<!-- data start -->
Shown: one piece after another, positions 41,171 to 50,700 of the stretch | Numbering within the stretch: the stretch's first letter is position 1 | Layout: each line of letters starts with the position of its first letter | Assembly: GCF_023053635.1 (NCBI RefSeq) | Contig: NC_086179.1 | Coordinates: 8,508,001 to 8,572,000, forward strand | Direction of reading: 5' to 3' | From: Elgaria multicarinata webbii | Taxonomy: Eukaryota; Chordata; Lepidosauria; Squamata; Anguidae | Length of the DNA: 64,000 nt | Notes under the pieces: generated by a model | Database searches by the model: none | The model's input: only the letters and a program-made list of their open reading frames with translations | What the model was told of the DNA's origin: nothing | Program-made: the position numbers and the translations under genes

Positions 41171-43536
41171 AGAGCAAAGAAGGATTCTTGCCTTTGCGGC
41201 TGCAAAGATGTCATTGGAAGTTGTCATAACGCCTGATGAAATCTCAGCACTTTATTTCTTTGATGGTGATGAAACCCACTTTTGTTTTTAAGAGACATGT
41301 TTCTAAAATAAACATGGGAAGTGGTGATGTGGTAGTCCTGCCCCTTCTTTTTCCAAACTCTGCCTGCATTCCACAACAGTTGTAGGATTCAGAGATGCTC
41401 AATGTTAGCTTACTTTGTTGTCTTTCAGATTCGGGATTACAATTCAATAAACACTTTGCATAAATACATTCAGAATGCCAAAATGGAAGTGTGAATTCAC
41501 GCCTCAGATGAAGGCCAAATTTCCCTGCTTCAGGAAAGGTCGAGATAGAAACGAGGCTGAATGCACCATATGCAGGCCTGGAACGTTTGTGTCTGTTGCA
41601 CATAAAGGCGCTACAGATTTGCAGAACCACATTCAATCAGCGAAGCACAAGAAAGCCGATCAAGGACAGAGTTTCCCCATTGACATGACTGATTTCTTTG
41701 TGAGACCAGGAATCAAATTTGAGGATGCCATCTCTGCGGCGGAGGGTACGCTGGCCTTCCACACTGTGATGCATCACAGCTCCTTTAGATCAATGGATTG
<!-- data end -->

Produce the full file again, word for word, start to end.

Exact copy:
Shown: one piece after another, positions 41,171 to 50,700 of the stretch | Numbering within the stretch: the stretch's first letter is position 1 | Layout: each line of letters starts with the position of its first letter | Assembly: GCF_023053635.1 (NCBI RefSeq) | Contig: NC_086179.1 | Coordinates: 8,508,001 to 8,572,000, forward strand | Direction of reading: 5' to 3' | From: Elgaria multicarinata webbii | Taxonomy: Eukaryota; Chordata; Lepidosauria; Squamata; Anguidae | Length of the DNA: 64,000 nt | Notes under the pieces: generated by a model | Database searches by the model: none | The model's input: only the letters and a program-made list of their open reading frames with translations | What the model was told of the DNA's origin: nothing | Program-made: the position numbers and the translations under genes

Positions 41171-43536
41171 AGAGCAAAGAAGGATTCTTGCCTTTGCGGC
41201 TGCAAAGATGTCATTGGAAGTTGTCATAACGCCTGATGAAATCTCAGCACTTTATTTCTTTGATGGTGATGAAACCCACTTTTGTTTTTAAGAGACATGT
41301 TTCTAAAATAAACATGGGAAGTGGTGATGTGGTAGTCCTGCCCCTTCTTTTTCCAAACTCTGCCTGCATTCCACAACAGTTGTAGGATTCAGAGATGCTC
41401 AATGTTAGCTTACTTTGTTGTCTTTCAGATTCGGGATTACAATTCAATAAACACTTTGCATAAATACATTCAGAATGCCAAAATGGAAGTGTGAATTCAC
41501 GCCTCAGATGAAGGCCAAATTTCCCTGCTTCAGGAAAGGTCGAGATAGAAACGAGGCTGAATGCACCATATGCAGGCCTGGAACGTTTGTGTCTGTTGCA
41601 CATAAAGGCGCTACAGATTTGCAGAACCACATTCAATCAGCGAAGCACAAGAAAGCCGATCAAGGACAGAGTTTCCCCATTGACATGACTGATTTCTTTG
41701 TGAGACCAGGAATCAAATTTGAGGATGCCATCTCTGCGGCGGAGGGTACGCTGGCCTTCCACACTGTGATGCATCACAGCTCCTTTAGATCAATGGATTG